United Nations Secretary-General Ban Ki-moon has once more called for united global response to global challenges such as action to fight extreme poverty and hunger, confront climate change and eliminate nuclear weapons.
‘I ask all of you to support the United Nations where action is urgently and especially needed,’ said the UN chief, repeating his call for the UN to play a role in coordinating global governance – finding solutions to problems that affect more than one state or region when there is no power of enforcing compliance.
The Secretary General made the call while addressing the European Parliament in Strasbourg on 19 October 2010on the occasion of the 60th anniversary of the European Convention on Human Rights, saying the United Nations and the European Union (EU) are partners in tackling the multiple crises facing the world today.
‘No nation, no group, no region can do it alone (solve global challenges). If we share in the burden, we will share in the benefits,’ he said, citing what he said were concerns and fears of real people. ‘Jobs are scarce. Tensions are high. People are hurting, angry, disillusioned. That has led to an erosion of trust in institutions, in leaders, and among neighbours.’
The Secretary General said that there was the growing understanding of the need for solidarity in the face of global challenges. ‘Country after country, leader after leader, is coming to recognize that the best way to address our challenges is by taking them on together, he told the EU legislature.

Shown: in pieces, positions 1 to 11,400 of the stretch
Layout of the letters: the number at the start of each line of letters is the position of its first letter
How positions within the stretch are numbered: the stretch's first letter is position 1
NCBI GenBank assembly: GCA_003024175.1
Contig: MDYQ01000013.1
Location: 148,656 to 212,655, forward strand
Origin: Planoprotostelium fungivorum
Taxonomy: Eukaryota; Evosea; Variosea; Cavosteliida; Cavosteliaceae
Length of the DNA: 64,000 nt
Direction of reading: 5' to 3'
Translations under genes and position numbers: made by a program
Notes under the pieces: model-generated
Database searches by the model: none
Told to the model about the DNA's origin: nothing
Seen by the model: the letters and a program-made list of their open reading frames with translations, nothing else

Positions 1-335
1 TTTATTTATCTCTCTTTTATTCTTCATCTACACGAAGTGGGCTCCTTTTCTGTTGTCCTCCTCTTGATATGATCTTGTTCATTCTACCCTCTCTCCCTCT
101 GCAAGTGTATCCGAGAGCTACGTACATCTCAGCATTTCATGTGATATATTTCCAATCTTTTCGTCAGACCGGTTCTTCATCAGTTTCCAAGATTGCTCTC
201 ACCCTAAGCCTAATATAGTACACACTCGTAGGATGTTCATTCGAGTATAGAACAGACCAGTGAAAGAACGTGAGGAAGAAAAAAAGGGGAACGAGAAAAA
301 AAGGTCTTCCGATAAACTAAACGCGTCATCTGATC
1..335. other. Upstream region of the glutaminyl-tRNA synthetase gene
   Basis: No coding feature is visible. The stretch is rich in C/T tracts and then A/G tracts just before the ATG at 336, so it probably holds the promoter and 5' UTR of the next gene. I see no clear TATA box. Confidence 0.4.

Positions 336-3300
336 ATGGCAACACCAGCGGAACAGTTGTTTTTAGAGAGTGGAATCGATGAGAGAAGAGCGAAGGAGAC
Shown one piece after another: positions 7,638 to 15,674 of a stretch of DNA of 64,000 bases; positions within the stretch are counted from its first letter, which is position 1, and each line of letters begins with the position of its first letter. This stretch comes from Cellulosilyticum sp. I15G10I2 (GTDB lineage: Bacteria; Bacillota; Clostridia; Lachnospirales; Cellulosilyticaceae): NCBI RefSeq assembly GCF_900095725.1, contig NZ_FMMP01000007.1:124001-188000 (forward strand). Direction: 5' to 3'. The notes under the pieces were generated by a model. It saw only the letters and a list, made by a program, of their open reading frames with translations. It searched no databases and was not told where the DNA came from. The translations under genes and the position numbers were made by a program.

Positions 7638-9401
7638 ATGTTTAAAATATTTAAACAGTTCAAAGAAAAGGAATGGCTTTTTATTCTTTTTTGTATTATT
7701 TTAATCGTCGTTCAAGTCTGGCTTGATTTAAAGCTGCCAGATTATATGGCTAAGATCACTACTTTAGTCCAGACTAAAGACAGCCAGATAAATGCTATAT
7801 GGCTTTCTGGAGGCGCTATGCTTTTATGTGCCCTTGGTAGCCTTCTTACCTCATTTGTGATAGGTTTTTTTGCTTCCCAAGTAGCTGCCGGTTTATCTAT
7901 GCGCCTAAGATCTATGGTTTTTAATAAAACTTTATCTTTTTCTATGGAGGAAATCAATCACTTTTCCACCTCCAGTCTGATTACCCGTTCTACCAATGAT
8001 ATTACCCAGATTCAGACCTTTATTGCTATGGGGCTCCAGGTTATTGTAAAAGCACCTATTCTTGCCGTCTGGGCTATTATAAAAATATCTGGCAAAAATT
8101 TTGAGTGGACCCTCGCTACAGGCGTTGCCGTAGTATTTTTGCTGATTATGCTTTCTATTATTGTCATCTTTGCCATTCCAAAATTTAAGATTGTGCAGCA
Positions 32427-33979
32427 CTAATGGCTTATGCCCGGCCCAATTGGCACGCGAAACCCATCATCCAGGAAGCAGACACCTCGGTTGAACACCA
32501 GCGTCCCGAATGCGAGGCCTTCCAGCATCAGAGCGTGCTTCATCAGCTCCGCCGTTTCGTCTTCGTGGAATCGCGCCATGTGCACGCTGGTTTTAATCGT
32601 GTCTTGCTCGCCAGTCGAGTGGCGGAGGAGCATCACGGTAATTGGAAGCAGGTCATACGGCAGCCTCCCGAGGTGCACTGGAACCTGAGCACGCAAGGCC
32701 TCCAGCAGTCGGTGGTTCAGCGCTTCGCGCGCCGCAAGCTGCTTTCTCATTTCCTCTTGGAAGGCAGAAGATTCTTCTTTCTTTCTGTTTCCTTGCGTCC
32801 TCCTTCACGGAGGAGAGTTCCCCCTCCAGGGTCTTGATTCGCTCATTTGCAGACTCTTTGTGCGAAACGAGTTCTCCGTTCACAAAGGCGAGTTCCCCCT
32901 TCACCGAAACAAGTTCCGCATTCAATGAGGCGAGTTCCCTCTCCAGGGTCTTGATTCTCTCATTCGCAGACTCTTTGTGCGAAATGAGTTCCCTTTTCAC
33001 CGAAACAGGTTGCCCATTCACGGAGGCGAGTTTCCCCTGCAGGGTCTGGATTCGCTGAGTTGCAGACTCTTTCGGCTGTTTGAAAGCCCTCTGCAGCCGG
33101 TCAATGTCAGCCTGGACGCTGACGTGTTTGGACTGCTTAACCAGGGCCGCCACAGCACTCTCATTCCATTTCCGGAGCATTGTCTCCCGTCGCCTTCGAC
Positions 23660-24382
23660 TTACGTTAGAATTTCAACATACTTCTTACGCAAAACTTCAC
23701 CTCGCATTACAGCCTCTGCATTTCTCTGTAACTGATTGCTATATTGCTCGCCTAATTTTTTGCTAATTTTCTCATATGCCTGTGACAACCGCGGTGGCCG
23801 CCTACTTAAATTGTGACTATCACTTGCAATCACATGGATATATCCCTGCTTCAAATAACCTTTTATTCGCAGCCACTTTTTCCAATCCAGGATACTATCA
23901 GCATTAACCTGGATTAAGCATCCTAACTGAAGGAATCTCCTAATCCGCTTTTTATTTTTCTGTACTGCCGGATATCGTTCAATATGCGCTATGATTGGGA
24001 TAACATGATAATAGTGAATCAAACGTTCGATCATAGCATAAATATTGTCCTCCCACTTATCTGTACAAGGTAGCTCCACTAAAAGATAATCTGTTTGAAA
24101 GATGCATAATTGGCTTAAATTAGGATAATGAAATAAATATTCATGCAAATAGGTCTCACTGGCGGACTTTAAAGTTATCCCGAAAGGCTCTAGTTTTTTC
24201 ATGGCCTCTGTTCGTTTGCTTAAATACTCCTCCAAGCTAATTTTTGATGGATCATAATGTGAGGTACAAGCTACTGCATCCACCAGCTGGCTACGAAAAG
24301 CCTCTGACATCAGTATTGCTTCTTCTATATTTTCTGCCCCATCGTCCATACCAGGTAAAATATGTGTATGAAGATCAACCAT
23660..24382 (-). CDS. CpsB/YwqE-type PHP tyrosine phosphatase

Outlining the ‘three great goals’ for joint action, he noted that major progress has been made in combating extreme poverty and hunger, but achievements are uneven, with world trade talks stagnating and locking in place harmful subsidies and an unfair regime that deny developing countries new opportunities, and rising prices putting essential medicines out of reach of many of the neediest.
‘We must focus on employment-centred growth – decent work. Investment in clean and renewable energy is crucial for jumpstarting jobs and innovation,’ he said.
On climate change, he noted that scientists warn that recent extreme weather in many countries, such as raging fires in Russia and epic floods in Pakistan, could be the opening act on our future. ‘We must always be careful however about linking specific weather events to climate change,’ he declared. ‘But neither should we avert our eyes from what is plain to see. The message is clear: the more we delay, the more we will pay – in competitiveness, in resources, in lives.’
The Secretary General called on all parties to show flexibility and on developed countries to provide their fair share of the $30 billion in fast-track financing pledged at the climate conference in Copenhagen for 2010-2012 to help developing countries adapt to climate change.
‘Europe has been a historic engine of growth and change,’ he said. ‘Now, when governments are not moving when the train has hit the buffers in our talks on climate change or other issues – Europe can be the locomotive, driving it forward. You can push, you can pull, you can get the train back on track. You can keep us moving in the right direction.’
On the third goal of achieving a nuclear weapons-free world, he cited a new momentum in fulfilling commitments.
‘This progress will continue if, and only if, the voices of the people are fully reflected in national and regional issues. And if the half billion voices in the European Union speak out in harmony on this issue – joined by voices from other regions,’ he added. ‘Let us move beyond our over-armed and under-developed age to a more secure world for all.’
In a meeting with European Parliament President Jerzy Buzek, Mr. Ban discussed climate change and the upcoming conference of the parties to the UN Framework Convention on Climate Change (UNFCCC) in Cancún, Mexico. He also expressed his appreciation for the EU’s ‘invaluable support to the UN agenda through financial support and other means’.
Enjoy this article? Receive free e-mail alerts when new articles are available. Just click the “Subscribe” button above.